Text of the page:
Four - Managing your own pain and hurt.
“I volunteer twice a week at my sons old school and do art I love it its almost therapeutic so I helped make 60 mother’s day cards so I as in the mood. BUT I was so disappointed last year so this year I brought beef nice bits to cook myself a nice meal. Hubby went out sat all day so Sunday he was tired and hungover. So no breakfast no cup of tea f***all. My daughter didn't get up my youngest couldn't be arsed to get off his x box and X was so rude and almost bullying me emotionally. What I wanted was hubby so step up his game but his answer was its over rated and the kids need to step up. Two of them have special needs and the other is 10. So the end of the day I was glad it was over. I had so little expectations but it couldn't have got any lower…
What has broken me this morning is putting lunch in X’s bag and seeing a beautiful card that he made at school but he had no intention of giving it to me. I know I should know better but after 13 years it still takes my breath away and i feel sad bruised. X tomorrow is also excluded from school LUCKY ME xxxxx”
“The one my daughter had the dogs lead as a noose round her neck trying to get the handle on a high cupboard handle was probably our very worst Mother’s Day.”
“My tat refused to do anything at all. It really hurt. He came with me to ASDA at the weekend and I suggested he could get a card and some flowers if he wanted to while we were there. I would even pay for them! No joy! He wouldn't even look at them. I chose my own card and flowers- I was not giving in, thinking he might regret not getting me anything later and didn't want the fall out. He refused to write the card and never gave it me. He never gave me the flowers either. The sad thing is that I know he did it to hurt me - it's all about control and when I think about all the sacrifices.....I get nothing but aggression and anger these days and it's sooooo hard. I think we are amazing to keep going as we do but however much we know about the trauma, at the end of the day we are only human and it hurts like hell at times.”
“Mother's Day is awful. I get the double whammy of not having a mum myself. My mum died when I was 20 and frankly I feel her loss just as much now as I did then. Mother's Day has always been a day I struggled with since then. Then through years struggling with infertility mother's Day every year was the punch in the face I didn't need to remind me that I was unable to do the thing as women we were born to do. I never thought that being a mum to an adopted child would bring more issues on this day. “
“Well I got feck all! From either boy. Not even a message”
“I got nothing from my two boys either. They're living with birth mother now so I guess she's getting the cards. They expect birthday cards and presents from us though as well as Christmas, even gave one son his girlfriend Valentine's Day card. It's all so hurtful”
“We went out as a family but DD was rude and extremely nasty. The hour in the pub at the end of the day with hubby was the best part of my day xx”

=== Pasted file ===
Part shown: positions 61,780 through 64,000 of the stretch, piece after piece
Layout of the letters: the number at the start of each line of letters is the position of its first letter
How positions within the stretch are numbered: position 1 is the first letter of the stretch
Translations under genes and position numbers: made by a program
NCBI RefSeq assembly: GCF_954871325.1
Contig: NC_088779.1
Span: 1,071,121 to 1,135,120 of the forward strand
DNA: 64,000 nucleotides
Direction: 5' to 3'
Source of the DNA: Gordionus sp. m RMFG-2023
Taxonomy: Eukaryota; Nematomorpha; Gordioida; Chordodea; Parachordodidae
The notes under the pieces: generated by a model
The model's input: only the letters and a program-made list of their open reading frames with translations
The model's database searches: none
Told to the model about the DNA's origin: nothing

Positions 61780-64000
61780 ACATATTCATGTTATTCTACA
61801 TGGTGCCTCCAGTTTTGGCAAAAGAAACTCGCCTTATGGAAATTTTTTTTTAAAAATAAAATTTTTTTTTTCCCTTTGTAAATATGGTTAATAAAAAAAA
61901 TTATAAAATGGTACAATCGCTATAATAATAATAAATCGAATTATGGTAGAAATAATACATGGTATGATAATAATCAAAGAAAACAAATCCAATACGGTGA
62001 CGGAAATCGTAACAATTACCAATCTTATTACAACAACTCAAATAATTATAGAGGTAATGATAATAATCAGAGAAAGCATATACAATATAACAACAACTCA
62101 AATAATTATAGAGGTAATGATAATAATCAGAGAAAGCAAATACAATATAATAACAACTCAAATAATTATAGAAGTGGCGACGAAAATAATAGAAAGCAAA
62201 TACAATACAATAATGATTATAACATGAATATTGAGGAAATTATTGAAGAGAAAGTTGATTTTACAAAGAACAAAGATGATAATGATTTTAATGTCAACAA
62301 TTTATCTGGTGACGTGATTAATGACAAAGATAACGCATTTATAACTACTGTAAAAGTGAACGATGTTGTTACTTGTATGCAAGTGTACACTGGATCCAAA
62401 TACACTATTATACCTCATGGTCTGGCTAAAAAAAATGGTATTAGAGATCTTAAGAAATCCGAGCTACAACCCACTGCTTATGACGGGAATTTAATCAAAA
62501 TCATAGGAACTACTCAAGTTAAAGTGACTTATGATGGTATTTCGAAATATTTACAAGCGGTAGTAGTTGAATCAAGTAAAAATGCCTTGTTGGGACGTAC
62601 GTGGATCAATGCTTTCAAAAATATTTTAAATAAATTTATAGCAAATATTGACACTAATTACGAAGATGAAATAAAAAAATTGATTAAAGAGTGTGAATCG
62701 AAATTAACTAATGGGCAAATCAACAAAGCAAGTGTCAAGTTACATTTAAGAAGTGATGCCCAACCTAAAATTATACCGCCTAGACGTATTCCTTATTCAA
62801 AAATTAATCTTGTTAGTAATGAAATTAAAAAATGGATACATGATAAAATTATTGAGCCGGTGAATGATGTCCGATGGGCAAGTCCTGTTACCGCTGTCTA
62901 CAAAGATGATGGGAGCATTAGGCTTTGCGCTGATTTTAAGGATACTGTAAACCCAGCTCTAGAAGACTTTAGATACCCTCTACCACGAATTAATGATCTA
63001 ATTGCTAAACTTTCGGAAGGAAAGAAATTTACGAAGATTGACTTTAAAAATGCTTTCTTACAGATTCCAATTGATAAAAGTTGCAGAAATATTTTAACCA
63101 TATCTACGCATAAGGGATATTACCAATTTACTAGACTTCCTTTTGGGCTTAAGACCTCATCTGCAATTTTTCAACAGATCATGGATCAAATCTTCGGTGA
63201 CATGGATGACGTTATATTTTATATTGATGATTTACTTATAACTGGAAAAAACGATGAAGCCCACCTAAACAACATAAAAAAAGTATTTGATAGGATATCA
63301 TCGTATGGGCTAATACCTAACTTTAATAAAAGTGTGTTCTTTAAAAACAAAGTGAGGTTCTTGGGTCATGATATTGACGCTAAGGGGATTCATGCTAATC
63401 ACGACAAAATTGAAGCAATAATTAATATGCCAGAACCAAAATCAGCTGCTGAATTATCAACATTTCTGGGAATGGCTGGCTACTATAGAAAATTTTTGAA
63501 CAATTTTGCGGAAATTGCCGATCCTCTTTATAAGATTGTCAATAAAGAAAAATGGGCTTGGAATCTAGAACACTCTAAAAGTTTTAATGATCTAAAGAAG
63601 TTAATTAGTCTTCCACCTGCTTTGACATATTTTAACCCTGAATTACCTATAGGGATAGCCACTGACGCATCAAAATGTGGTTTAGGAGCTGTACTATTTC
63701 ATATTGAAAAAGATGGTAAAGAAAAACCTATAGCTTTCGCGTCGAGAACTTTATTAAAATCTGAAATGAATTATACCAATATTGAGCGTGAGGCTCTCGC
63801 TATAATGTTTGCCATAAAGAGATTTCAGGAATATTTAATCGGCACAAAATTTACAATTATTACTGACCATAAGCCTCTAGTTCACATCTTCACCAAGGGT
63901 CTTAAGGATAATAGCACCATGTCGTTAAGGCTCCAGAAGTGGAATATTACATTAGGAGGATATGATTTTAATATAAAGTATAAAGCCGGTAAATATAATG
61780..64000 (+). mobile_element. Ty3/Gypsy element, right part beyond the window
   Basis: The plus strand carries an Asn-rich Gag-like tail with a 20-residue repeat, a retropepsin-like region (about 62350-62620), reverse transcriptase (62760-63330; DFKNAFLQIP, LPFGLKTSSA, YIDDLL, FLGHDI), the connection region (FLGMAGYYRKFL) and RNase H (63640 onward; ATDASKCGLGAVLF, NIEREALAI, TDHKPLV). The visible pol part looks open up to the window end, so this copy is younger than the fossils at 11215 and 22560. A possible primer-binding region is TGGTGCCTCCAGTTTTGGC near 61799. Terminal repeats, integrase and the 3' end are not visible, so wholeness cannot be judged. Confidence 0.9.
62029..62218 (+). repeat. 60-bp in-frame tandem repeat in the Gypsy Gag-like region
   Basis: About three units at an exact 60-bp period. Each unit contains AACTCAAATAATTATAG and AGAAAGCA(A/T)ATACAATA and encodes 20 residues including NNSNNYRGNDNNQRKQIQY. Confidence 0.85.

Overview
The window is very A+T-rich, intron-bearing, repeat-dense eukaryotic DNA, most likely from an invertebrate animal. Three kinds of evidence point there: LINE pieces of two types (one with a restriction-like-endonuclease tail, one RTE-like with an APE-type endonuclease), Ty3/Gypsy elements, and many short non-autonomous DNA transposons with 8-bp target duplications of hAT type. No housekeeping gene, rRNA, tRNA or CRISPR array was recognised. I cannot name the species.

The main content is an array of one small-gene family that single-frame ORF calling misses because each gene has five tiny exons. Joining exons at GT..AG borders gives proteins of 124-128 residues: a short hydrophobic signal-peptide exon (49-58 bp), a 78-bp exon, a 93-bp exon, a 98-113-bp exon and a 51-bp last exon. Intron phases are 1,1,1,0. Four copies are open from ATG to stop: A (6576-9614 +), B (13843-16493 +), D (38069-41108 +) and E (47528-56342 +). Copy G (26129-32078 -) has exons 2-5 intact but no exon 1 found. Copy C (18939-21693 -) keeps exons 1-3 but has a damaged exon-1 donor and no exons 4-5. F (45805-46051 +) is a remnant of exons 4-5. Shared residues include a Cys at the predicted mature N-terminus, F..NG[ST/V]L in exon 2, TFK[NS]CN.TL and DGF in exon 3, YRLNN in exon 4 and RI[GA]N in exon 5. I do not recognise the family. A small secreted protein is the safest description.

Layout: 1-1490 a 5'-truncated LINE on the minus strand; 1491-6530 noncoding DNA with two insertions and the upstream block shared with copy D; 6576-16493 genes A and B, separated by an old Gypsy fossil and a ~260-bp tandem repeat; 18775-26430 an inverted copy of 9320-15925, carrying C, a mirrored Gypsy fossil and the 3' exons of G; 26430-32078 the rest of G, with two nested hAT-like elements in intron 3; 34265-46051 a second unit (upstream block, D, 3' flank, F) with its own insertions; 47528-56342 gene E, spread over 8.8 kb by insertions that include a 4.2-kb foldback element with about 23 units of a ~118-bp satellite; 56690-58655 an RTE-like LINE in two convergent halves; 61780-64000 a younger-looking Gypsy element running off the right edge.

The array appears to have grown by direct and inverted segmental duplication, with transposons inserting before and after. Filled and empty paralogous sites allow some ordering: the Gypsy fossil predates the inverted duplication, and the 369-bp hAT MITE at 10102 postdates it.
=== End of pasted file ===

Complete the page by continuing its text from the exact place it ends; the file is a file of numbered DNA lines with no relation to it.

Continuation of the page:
“Absolutely nothing from my 4 - all got phones, so a text would have been simple! Eldest uses hers to message for money to pay her rent or council tax.........!”
“My son does try his best. He did write me a card that my husband supplied and gave me a gift and then shut himself in his room for the day and couldn't bring himself to spend it down downstairs or talk to me. When we visited my husband's mum my son went into overdrive and spent an hour trying to start tickle 'fights' with me. Not able to listen when he was asked to stop and ending in the expected tears and angry outburst and refusal to get off the floor. I also have two step children. One of whom was with us the other was with her mum. This meant I wasn't even able to speak to her as her mum feels it is disrespectful to her as I am not her mum. Which is right but I am her step mum and do love her. Oh well. Frankly I am glad it is over and I don't have to think about it again for a year.”
“Wishing all spuds lots of love today. Just about to take dogs out - can't bear to go to church service today as I always end up crying when they talk about Mother's Day. Have some presents and a card (and a bottle of perfume ha ha) just keeping it all low key today.”
“DD was in trouble at school both Friday and Monday. Spent almost 90 minutes crying uncontrollably Saturday. Sunday she had a football game which distracted her fortunately!
“I think Mother’s Day has become harder as the boys have gotten older. When they were both little, school sent them home with cards etc. It became more hit and miss over the last few years, sometimes nothing off either of them. (Eldest) was occasionally prompted and given a card to write if whomever he was with remembered! Youngest loves choosing cards. Now, although I have been known to give him the money to purchase that and a present if he asked as DP not always on the ball. Eldest ‘surprised’ me with a card this year but I took it with mixed feelings as he hasn’t spoken to me in weeks and probably won’t be in touch again for a while.”
“Just need to say - I absolutely HATE mother’s day. It needs cancelling - but we can’t as we HAVE to join in with my in laws family or I’d have a very unhappy husband. I had my first ever unprompted Mother’s Day card today and lovely words. All destroyed by msg from birth mother berating them for not contacting her. Now I’m the worst mother ever.”
“What an exhausting day yesterday glad it’s over can't wait for next year!”
“We are having a smashing day!” (Big hole kicked in the wall)
Five - Mother’s Day can and does get better.
“We have come through the other side. After years of not being able to celebrate it because of the level of violence it caused, I had a lovely card from my now independent tat, that said ‘thank you for taking me in, picking me up, and showing me how, thank you for teaching me and believing in me, thank you for hugging me and loving me and doing special things to make me happy. You’re one in gazillions my warrior Mum and I love you’”